Making triduum a priority

The culmination of the Christian liturgical year is celebrated in the three liturgies that make up the triduum, or three days. During these three days we participate, liturgically, in the paschal mystery of Christ’s life, death, and resurrection.
In order to better understand the triduum, it is necessarily to let go of our modern construct of chronological time. During Holy Week the church goes back to an older way of keeping time, more in tune with the rhythms of sun and moon, day and night. In the ancient world, the next day began at sundown, not at twelve-midnight.
When we gather on Thursday, April 13th at 6:30pm, we will start a liturgy that does not actually end until the Great Vigil of Easter on Saturday night. Maundy Thursday, Good Friday, and the Easter Vigil are meant to be one service, extended over three days. That is why there is no dismissal on Maundy Thursday or Good Friday. The time between the liturgies is simply a pause, a time to reflect until the next movement in the liturgical drama. The Easter Vigil begins as we kindle the new fire at dusk, concluding Holy Saturday and beginning Easter day. It is a liminal moment where we stand on the threshold between  Lent and Easter, the cross and the empty tomb.
Holy Week, especially when we make it a priority, when we fully enter into the mystery of Christ’s life, death, and resurrection as portrayed in the triduum, can be a life changing experience. It is the culmination of our journey with Jesus to the cross, to the tomb, and to on to resurrection.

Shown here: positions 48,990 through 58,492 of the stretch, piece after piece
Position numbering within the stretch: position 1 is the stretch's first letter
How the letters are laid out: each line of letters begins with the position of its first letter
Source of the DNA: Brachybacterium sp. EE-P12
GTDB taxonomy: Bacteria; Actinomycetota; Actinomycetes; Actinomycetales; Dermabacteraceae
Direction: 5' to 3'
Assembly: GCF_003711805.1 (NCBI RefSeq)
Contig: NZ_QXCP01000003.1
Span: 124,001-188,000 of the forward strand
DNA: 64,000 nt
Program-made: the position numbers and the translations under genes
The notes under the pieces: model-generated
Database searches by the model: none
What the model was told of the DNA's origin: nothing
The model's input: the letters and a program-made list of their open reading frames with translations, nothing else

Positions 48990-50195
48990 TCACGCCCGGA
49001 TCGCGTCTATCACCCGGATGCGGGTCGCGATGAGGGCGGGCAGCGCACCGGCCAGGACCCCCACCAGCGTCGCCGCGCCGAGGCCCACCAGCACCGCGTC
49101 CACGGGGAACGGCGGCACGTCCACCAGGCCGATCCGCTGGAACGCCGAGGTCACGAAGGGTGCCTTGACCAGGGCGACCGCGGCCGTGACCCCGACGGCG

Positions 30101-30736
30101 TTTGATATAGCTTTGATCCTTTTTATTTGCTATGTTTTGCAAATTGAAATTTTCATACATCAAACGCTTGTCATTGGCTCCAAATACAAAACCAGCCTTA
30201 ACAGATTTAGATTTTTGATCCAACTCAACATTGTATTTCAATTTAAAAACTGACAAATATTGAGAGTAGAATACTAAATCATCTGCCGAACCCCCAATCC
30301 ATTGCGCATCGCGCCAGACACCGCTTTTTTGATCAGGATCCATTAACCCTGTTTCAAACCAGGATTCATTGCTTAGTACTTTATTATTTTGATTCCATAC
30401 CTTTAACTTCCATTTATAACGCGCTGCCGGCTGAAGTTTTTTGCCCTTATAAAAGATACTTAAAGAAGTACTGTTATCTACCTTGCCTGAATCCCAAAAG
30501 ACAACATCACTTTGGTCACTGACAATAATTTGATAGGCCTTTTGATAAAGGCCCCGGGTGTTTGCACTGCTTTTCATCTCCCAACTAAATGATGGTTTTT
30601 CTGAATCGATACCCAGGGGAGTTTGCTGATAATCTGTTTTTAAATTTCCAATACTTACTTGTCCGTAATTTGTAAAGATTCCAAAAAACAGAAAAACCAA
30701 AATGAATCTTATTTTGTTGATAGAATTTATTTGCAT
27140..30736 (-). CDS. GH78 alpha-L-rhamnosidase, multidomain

I have sometimes referred to the Easter Vigil as the “Super Bowl” of the church year. While it may lack catchy commercials, the Vigil never ceases to mesmerize me with its stunning beauty. This year Bishop Gary Lillibridge will be the principle celebrant as we baptize, confirm, receive, and reaffirm more than fifteen new members. Parishioners are encouraged to bring a bell, wrapped in a cloth, until the Great Noise when we proclaim Christ’s resurrection, and begin the First Eucharist of Easter.
Before the Vigil (Saturday, April 15th) there will be a parish-wide forum with Bishop Lillibridge, starting in the parish hall at 7:30pm. Even if you are not planning on staying for the Vigil, please do come for this time with the bishop. This is Bishop Lillibridge’s last official visitation with us before his retirement this summer.
This Holy Week, let’s make these three days a priority. Let this triduum be a starting point for new growth, new life as we experience together Christ’s resurrection.